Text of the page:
She has continued this career path under different job titles and in different methodologies and varied languages but always believing that it is important to consider the whole cycle from conception through to value delivery, support and maintenance. This led to a feeling of affinity with agile and she now works as an agile coach. She has been actively involved in training and coaching internally throughout her career but stepped out of her comfort zone to reach a wider audience within the community. Being part of the BBST training team, speaking at conferences and running workshops and continually learning.

Christina is the Director of Agile Learning at ICAgile. In this role she's working with the ICAgile team to advance the state of agile learning globally. Christina's worked in some fascinating businesses including government agencies, oil and gas companies, and policing. Over the past 15+ years working in IT she's held roles in testing, development, management, business analysis, product ownership, and guiding organizational change.

A self-proclaimed nerd, Brandon Carlson works for Lean TECHniques, Inc., an IT consultancy that helps teams deliver high-value, high-quality products to market. Since starting his career in 1995, Brandon has held positions from development and architecture to management - and he's still learning. Passionate about developing both people and products, he and his team at Lean TECHniques have helped countless organizations from startups to Fortune 100 companies improve their product development and delivery systems. Brandon can be reached won Twitter @bcarlso and pretty much everywhere else on the web as "bcarlso."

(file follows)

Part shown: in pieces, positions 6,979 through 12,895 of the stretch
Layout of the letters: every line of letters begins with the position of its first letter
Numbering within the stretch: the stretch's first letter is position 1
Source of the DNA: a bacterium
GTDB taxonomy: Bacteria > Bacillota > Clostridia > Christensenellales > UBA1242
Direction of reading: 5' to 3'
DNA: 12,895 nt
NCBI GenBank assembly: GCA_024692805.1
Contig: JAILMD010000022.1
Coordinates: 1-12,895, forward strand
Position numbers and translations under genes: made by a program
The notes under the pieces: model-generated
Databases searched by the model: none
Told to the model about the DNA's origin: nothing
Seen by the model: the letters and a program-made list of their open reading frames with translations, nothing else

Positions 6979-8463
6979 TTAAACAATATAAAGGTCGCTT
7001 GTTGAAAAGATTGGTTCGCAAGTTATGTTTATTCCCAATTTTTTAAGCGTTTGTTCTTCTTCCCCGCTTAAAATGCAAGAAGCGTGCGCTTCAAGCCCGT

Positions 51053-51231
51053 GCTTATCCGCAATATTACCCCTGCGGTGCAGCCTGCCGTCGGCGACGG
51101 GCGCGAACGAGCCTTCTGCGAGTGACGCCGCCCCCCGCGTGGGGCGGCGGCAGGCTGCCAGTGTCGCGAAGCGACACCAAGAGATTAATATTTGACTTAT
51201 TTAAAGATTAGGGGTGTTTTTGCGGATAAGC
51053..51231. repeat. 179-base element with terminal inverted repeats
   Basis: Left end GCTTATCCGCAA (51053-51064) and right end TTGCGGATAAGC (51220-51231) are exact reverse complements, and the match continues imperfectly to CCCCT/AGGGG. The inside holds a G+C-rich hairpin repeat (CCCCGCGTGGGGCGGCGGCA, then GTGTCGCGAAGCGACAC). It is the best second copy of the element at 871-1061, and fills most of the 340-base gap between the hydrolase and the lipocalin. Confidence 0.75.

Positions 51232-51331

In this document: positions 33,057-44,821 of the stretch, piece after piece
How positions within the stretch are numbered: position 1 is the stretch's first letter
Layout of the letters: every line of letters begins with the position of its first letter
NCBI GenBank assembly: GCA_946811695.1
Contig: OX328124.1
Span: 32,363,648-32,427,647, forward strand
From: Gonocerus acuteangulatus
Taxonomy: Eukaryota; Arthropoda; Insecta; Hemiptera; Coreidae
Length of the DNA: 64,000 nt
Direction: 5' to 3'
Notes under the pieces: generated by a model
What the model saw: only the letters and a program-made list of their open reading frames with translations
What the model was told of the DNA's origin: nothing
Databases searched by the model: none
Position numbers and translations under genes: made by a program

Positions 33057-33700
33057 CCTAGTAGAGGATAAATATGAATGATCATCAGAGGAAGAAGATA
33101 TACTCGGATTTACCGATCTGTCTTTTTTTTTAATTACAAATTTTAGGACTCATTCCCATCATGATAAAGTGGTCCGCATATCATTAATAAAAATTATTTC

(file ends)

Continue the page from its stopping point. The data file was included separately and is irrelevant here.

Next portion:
Dana Pylayeva is an Agile Leadership Coach, an international speaker, author and Agile games designer, and creator of “DevOps with Lego and Chocolate” simulation, “Fear in the Workplace,” “Safety in the Workplace,” and “Dependency Game.” Dana is an ICF Credentialed Professional Certified Coach (PCC), Scrum Alliance Certified Enterprise Coach(CEC), and Training from the Back of the Room Certified Trainer (TBR-CT).

She is passionate about unleashing leadership potential in individuals and teams. She brings a powerful combo of multiple coaching styles (Co-Active, Positive Intelligence, Executive Coaching), facilitation with Liberating Structures, deep knowledge of Agile and DevOps space as well as a breadth of experience working with remote teams and international clients (US, Canada, UK, Ireland, Japan, India, etc).

This is an Agile Alliance community blog post. Opinions represented are personal and belong solely to the author. They do not represent opinion or policy of Agile Alliance.